However, the modular refinery operators have expressed concerns regarding the feedstock supply for their plants, which is a critical guarantee required by financial institutions for funding.

The operators, represented by the Crude Oil Refinery Owners Association of Nigeria (CORAN), praised Afreximbank’s support for the Dangote Petroleum Refinery during its construction phase.

“We are in active discussions with Afreximbank, although no modular refinery has received financing from the bank yet,” said Eche Idoko, Publicity Secretary of CORAN. “Shinjin Petro Chemicals, which is constructing a 3,000 barrels per day plant, and Clairgold Modular Refineries are among those in talks with Afreximbank and the Bank of Industry. We are hopeful for positive outcomes.”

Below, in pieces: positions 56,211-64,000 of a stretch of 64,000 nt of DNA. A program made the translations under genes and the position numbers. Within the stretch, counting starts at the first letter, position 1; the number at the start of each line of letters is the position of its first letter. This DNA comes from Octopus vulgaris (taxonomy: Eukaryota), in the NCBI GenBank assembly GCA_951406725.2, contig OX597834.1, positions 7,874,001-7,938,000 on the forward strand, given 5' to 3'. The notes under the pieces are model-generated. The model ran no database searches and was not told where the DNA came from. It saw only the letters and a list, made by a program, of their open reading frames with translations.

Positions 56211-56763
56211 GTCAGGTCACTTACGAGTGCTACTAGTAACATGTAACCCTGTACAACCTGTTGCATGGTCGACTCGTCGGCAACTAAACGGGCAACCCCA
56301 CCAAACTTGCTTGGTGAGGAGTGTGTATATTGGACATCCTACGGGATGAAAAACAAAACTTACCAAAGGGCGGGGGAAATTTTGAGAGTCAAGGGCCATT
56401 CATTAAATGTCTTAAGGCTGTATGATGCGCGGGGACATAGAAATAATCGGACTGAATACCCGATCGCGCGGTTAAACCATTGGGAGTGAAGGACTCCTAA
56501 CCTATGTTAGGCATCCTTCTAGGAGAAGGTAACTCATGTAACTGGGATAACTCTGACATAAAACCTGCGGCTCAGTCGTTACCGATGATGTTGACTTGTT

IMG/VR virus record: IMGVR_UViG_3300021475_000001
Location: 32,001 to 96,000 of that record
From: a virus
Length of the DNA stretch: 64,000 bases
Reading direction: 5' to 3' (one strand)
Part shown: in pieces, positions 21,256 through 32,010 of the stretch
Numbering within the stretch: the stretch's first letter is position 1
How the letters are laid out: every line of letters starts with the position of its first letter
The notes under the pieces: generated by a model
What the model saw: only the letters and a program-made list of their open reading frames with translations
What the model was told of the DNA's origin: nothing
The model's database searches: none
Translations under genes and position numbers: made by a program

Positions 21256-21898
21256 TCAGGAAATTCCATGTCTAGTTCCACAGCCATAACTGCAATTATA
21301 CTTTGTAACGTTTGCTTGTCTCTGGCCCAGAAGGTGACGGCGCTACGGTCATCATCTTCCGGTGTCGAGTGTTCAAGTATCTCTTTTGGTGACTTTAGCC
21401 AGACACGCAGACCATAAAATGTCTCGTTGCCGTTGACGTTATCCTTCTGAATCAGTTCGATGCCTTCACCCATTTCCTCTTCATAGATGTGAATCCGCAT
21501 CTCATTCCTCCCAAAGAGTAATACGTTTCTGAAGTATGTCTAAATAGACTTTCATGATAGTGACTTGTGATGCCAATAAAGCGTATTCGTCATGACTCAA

Afreximbank’s commitment to supporting refinery construction was reiterated at the 2024 Afreximbank annual meetings in Nassau, The Bahamas.

The bank’s president, Benedict Oramah, highlighted the strategic objective to refine 50% of Africa’s crude oil production within the continent.

Oramah emphasized the bank’s role in the successful financing of the Dangote refinery as a model for future projects.

“We are proud to be associated with these transformational projects, which demonstrate the critical role of African capital in financing our development,” Oramah stated. “Our broader strategy includes supporting the construction of a new refinery in Cabinda, Angola, and refurbishing the Port Harcourt refinery in Nigeria. Our goal is to ensure that at least 50% of the crude oil produced in the Gulf of Guinea is refined in Africa.”